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From: Juergen Schmidhuber <juergen.domain.name.hidden>

Date: Tue, 16 Nov 1999 09:48:29 +0100

There seems to be some confusion concerning Goedel etc.

All formal proofs of number theory are computable from the axioms

describable by a few bits. So what about Goedel's theorem? We cannot

derive it from the axioms. But what does that mean? It just means we

can add it as an axiom. It just means the proof of Goedel's statement

requires more bits than those conveyed by the original axioms.

In other words, Goedel used additional information. In many of the UTM's

universes his theorem will be proven by those willing to do the same.

The UTM-based universes are the formally describable ones. If some

vague "set of all mathematical structures" is supposed to contain more

than that (e.g., non-computable real numbers as opposed to mere finite

proofs concerning their properties) then it cannot be a subset of the

UTM set. Neither will it be formally describable.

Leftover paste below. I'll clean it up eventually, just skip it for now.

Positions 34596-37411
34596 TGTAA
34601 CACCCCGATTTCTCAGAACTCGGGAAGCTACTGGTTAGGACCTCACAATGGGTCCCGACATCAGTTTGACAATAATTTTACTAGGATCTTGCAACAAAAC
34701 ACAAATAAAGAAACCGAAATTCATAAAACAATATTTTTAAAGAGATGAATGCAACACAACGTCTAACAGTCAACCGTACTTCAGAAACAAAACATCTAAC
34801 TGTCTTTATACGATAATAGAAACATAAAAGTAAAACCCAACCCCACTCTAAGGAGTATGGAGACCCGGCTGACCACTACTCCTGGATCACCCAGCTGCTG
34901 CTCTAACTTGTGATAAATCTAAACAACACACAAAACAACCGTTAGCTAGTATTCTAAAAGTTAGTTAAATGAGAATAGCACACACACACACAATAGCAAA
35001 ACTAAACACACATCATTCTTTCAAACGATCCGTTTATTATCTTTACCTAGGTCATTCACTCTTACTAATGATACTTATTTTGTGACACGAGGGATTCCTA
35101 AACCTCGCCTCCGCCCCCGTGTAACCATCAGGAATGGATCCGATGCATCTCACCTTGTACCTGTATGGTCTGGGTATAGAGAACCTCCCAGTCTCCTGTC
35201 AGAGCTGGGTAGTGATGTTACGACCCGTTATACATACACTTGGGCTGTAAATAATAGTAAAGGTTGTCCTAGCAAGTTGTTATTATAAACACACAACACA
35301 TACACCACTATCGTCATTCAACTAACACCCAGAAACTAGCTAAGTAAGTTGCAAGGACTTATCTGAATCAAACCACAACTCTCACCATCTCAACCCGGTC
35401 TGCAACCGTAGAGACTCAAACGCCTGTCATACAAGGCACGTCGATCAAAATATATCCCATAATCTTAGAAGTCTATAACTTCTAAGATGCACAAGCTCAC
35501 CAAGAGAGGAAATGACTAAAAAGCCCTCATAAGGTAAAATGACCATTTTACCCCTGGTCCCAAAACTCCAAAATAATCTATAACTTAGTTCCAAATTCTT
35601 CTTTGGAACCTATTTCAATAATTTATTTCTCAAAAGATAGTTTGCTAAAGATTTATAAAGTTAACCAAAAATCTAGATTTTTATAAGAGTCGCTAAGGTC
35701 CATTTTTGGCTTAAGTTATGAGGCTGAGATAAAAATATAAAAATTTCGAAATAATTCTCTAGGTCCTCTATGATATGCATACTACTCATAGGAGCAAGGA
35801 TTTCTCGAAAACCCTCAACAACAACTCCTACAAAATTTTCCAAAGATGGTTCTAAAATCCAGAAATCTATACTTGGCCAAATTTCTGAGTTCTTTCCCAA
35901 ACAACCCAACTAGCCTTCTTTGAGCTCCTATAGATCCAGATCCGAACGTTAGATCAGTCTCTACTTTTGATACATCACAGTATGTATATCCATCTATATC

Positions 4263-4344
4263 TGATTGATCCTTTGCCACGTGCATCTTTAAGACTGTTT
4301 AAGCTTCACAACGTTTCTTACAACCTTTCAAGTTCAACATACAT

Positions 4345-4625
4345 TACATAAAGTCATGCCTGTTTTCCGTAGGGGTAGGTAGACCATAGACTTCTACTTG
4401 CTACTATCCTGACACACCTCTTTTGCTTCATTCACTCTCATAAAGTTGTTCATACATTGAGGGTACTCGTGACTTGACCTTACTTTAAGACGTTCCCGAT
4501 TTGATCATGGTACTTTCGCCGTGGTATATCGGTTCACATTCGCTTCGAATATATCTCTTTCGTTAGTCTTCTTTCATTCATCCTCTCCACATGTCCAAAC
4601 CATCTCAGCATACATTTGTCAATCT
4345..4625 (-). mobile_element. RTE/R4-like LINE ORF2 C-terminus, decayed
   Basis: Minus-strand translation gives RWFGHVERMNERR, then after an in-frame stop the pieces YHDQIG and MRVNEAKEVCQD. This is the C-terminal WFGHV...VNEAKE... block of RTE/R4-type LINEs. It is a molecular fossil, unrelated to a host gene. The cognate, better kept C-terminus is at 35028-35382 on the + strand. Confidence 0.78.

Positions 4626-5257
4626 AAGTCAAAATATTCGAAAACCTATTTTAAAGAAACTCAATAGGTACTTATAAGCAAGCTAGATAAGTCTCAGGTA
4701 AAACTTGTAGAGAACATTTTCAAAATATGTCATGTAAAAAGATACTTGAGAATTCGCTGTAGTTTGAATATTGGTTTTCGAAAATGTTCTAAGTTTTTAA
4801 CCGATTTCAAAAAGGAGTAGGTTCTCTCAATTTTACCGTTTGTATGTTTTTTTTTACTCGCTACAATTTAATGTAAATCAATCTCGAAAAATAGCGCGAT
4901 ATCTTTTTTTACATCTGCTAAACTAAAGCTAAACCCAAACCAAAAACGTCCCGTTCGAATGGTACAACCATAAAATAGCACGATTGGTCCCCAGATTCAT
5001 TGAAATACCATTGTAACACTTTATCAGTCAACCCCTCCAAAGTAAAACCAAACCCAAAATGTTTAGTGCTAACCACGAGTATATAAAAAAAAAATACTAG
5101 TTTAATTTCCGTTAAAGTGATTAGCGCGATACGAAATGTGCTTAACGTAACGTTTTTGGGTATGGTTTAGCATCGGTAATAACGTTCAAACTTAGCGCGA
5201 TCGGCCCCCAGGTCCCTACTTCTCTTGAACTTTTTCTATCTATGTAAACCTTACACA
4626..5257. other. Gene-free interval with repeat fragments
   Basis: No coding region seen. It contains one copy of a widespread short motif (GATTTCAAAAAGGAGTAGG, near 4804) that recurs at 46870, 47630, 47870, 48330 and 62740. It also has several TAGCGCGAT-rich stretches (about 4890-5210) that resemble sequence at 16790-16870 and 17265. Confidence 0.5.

Juergen www.idsia.ch/~juergen

Received on Tue Nov 16 1999 - 00:51:53 PST

Date: Tue, 16 Nov 1999 09:48:29 +0100

There seems to be some confusion concerning Goedel etc.

All formal proofs of number theory are computable from the axioms

describable by a few bits. So what about Goedel's theorem? We cannot

derive it from the axioms. But what does that mean? It just means we

can add it as an axiom. It just means the proof of Goedel's statement

requires more bits than those conveyed by the original axioms.

In other words, Goedel used additional information. In many of the UTM's

universes his theorem will be proven by those willing to do the same.

The UTM-based universes are the formally describable ones. If some

vague "set of all mathematical structures" is supposed to contain more

than that (e.g., non-computable real numbers as opposed to mere finite

proofs concerning their properties) then it cannot be a subset of the

UTM set. Neither will it be formally describable.

Juergen www.idsia.ch/~juergen

Received on Tue Nov 16 1999 - 00:51:53 PST

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